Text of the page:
Our primary objectives are 1) to extend the NLSY79 Young Adult (YA) data collection for youth age 21 and over through the 2012, 2014 and 2016 data collection rounds and 2) to enhance our prior YA data by including additional information from YA parents on the home environment and behavior of their children, asking more mental and physical health questions, and collecting saliva samples to provide DNA. These youth represent the oldest children born to NLSY79 female respondents. The ongoing grant has provided funds for interviews with youth age 21 and over in 2008/2010. With NICHD support, all NLSY79 children have received a variety of cognitive and socio-emotional assessments biennially since 1986. Young adults ages 15 and over were first interviewed in 1994 and were asked questions paralleling those asked of their mothers in their adolescent years. Interviews with the NLSY79 YAs ages 21 and over have been funded by a grant from NICHD since 2000, again including questions paralleling those asked of their mothers at the same ages. Linking the child data with a range of maternal, family and child attributes, behaviors and attitudes from the full NLSY79 life span has permitted researchers across multiple disciplines in the sciences and social sciences to carry out a range of programmatic and policy- relevant research. For many researchers, however, a critical issue concerns subsequent connections between the developmental trajectory in childhood and adolescence and subsequent adult success and well-being. Extending this data collection through 2016 will enable researchers and policy analysts to explore both within- and cross-generational research topics of core interest to the scientific community, focused on adults through their 20s and 30s, and into their 40s. The NLSY79 YA data set has other qualities relevant to public health. Data on health and environment have been collected on a contemporaneous and frequent basis, siblings and cousins are included, and blacks and Hispanics are overrepresented. Information has been collected on health from each child's mother through childhood and from each YA since. YA health information can be connected with maternal health behaviors during adolescence and adulthood, and with pre- and post-natal behaviors. It additionally offers the opportunity to begin sorting out cross-generational transferences of illnesses such as diabetes and asthma. Collecting DNA in 2012 will facilitate addressing gene-environment interactions as residential and family environment data have been collected every survey round. Our kinship structure will further enable groundbreaking research at the intersection of the biological and social sciences, and our large samples of blacks and Hispanics will allow for analyses to specifically consider racial/ethnic differences.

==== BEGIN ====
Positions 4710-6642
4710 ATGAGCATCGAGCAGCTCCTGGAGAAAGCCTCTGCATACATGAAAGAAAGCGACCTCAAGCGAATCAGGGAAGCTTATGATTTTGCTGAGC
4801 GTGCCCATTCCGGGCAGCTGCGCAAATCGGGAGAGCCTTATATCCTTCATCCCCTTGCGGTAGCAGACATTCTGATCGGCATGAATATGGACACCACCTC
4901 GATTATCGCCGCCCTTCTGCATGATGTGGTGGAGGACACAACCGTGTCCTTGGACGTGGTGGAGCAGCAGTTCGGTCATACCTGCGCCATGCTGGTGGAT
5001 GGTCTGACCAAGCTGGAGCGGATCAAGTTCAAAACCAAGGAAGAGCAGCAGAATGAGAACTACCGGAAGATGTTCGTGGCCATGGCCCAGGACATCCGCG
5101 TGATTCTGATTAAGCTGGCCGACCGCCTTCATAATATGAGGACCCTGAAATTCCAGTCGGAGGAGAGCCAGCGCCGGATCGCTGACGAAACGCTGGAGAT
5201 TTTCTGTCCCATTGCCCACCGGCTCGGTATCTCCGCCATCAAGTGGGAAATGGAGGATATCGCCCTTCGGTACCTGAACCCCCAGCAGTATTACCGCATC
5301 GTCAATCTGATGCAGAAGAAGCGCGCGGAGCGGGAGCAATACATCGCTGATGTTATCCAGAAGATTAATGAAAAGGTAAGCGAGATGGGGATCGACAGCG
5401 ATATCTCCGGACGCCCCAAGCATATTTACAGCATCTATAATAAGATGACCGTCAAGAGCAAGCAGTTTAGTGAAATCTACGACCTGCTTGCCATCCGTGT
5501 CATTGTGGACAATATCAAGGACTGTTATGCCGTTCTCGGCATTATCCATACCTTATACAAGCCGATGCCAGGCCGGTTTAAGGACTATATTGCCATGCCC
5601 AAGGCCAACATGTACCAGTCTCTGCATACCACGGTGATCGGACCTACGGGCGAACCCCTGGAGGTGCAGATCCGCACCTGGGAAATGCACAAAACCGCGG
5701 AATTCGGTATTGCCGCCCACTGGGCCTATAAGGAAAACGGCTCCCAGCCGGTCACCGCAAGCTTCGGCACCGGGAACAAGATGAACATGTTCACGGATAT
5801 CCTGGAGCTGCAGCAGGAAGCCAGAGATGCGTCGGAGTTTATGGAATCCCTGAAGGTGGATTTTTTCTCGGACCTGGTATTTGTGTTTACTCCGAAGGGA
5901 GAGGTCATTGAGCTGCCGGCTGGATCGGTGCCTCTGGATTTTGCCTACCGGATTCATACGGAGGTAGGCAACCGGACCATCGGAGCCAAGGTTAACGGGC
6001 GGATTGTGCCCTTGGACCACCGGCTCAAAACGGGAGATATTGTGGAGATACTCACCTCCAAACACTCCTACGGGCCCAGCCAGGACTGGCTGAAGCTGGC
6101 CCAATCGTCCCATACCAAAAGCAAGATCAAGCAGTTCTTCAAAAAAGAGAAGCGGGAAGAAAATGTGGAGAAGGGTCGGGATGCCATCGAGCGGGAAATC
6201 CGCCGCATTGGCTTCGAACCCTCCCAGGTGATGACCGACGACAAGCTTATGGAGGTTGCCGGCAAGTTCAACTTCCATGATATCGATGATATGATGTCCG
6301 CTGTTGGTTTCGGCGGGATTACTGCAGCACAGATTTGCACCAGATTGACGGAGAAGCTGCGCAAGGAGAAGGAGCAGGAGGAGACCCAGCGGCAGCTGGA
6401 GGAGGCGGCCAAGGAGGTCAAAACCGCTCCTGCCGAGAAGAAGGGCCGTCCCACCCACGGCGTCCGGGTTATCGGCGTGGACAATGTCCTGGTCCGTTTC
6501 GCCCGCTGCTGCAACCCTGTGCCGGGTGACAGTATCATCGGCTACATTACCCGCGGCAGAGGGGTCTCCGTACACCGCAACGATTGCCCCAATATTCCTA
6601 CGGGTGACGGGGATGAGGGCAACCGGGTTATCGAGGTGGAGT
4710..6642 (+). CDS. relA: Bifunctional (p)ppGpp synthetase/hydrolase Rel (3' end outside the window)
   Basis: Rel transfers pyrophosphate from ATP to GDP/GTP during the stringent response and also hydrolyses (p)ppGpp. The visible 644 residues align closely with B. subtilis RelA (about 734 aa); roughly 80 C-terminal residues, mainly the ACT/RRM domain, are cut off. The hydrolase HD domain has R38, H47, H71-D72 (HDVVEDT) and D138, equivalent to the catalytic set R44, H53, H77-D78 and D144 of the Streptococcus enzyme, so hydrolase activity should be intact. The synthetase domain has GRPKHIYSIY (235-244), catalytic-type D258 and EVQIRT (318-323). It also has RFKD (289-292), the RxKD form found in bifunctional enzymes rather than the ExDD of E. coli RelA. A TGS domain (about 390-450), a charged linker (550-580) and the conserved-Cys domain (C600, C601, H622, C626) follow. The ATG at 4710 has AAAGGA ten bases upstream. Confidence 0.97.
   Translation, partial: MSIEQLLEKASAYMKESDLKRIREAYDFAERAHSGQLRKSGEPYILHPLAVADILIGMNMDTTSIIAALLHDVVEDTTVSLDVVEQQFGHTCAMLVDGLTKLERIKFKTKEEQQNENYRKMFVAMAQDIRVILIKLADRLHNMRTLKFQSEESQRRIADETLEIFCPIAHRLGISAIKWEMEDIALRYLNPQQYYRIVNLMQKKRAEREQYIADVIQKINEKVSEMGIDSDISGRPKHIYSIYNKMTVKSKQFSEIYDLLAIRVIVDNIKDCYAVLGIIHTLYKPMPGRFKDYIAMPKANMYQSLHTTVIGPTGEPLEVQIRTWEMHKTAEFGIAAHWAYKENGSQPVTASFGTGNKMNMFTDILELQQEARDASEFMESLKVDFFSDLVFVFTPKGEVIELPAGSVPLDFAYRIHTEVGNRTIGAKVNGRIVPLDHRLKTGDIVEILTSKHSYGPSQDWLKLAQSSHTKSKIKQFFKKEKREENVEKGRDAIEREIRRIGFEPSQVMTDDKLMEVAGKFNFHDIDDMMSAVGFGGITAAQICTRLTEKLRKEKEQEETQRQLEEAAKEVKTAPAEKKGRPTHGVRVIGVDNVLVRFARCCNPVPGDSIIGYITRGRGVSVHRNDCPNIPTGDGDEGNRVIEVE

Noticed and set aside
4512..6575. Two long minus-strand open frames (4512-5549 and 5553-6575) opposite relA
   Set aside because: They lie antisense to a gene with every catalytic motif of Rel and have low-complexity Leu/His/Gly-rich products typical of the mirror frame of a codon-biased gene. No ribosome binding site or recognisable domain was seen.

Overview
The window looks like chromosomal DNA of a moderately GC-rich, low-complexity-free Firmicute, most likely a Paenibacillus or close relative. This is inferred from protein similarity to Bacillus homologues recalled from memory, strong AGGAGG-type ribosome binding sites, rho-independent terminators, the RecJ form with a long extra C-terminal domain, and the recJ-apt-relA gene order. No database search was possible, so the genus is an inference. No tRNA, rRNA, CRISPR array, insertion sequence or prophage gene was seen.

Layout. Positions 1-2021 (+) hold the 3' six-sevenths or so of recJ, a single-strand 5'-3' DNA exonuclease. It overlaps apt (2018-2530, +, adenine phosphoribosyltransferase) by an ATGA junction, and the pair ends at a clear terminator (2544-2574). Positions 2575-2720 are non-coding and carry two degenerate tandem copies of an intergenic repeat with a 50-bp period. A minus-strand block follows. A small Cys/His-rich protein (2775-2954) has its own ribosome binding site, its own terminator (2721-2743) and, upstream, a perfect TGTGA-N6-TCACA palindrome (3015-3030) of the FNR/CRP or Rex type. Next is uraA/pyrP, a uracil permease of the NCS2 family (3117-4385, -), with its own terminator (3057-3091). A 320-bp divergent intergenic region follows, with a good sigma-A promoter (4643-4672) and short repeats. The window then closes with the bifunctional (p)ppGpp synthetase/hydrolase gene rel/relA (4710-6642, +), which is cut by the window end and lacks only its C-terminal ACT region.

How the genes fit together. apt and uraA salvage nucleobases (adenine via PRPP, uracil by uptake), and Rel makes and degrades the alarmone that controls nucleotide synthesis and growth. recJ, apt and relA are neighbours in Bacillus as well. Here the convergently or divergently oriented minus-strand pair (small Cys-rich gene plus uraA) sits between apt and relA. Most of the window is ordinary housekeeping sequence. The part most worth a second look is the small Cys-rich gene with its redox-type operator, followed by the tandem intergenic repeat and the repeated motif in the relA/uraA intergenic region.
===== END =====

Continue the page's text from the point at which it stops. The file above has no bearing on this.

To understand health outcomes, we need to understand the role of socio-economic, demographic and environmental factors on one hand, and clinical factors on the other. These data already contain large amounts of health related data and the effort here will supplement this by starting to collect biomarker data that will support the separation of confounding explanatory factors. This project will support the unification of these two research programs for the NLSY79 - one of the most heavily used intergenerational longitudinal surveys available to the research community.
|Colen, Cynthia G; Ramey, David M; Cooksey, Elizabeth C et al. (2018) Racial disparities in health among nonpoor African Americans and Hispanics: The role of acute and chronic discrimination. Soc Sci Med 199:167-180|